Chrome stores an irreversible fingerprint of users’ passwords on the local disk. Usernames and passwords aren't sent to Google or shared with third-party providers.
How are passwords detected and stored?
When users sign in to specific sign-in pages, Chrome generates a password fingerprint. Using scrypt, Chrome hashes the password and shortens it to 37 bits, which is enough to identify the password if it’s reused on dangerous or disallowed websites. Chrome then encrypts the partial hash using the OS-level username, if available.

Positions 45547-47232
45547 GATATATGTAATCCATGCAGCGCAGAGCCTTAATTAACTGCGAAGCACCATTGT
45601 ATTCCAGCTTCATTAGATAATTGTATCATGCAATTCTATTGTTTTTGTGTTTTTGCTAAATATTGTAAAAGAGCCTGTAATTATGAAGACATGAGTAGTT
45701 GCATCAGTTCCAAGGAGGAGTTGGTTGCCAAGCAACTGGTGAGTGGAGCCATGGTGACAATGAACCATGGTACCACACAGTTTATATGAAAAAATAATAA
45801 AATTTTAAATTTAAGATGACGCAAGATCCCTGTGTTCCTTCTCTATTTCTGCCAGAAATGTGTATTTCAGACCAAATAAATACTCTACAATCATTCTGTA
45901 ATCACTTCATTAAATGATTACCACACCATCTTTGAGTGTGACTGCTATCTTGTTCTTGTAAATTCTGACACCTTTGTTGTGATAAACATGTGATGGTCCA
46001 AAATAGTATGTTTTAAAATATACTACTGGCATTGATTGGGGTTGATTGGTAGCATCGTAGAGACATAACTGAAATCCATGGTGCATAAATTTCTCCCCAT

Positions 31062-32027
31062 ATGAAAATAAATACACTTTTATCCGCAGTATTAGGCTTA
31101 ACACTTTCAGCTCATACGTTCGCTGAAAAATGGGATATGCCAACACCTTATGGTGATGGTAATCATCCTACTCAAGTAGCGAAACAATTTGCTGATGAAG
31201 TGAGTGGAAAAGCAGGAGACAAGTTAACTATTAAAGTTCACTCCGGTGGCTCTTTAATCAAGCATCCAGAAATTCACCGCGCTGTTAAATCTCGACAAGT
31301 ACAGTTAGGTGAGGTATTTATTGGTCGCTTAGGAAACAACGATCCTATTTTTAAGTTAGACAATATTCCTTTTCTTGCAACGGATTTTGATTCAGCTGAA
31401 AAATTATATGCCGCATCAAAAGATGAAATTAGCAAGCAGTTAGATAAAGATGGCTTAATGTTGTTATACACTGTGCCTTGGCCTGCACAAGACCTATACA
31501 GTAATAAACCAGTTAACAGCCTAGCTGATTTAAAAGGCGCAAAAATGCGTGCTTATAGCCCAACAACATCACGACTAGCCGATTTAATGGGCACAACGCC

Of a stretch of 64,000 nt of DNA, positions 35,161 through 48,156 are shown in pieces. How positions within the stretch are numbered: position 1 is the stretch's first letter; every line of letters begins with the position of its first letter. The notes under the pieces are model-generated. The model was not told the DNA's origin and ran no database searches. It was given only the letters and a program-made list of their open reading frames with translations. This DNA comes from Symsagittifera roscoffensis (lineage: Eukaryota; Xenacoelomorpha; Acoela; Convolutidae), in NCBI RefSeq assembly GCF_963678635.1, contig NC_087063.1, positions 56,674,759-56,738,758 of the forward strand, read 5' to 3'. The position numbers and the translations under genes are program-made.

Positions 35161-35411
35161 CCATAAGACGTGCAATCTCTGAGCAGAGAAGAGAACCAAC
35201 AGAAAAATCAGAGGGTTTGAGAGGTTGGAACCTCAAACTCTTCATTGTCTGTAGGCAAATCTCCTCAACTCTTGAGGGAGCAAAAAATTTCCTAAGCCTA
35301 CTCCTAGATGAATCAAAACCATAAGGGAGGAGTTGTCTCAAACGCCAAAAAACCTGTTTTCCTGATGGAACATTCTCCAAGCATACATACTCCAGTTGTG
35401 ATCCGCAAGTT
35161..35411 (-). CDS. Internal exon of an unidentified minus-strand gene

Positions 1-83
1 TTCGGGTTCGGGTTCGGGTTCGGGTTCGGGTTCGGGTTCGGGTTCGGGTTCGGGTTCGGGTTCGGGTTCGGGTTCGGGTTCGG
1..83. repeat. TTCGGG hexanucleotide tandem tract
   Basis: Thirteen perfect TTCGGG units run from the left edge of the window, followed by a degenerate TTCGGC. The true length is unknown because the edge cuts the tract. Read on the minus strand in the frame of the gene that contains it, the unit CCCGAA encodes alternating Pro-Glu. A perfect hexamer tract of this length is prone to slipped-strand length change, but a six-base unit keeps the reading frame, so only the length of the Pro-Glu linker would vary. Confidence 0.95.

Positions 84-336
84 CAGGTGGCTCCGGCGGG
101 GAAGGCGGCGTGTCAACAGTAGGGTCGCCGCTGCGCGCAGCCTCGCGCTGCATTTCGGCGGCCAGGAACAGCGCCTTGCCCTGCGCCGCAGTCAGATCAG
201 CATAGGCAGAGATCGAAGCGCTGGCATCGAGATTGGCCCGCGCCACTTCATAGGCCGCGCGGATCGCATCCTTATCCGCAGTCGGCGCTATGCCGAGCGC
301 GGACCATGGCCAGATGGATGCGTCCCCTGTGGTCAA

What information is stored?
Keystrokes are not stored. The following data is stored locally on users’ devices:
- An encrypted 37-bit partial hash of the password
- Length of the password
- Date and time that the password was last successfully used
- User account email address
If the Chrome Reporting Extension is installed and Chrome detects password reuse, the following data can be stored to local disk:
- URL of the page where user entered their password
- Date and time of the alert
- A flag indicating if Safe Browsing classifies the site as unsafe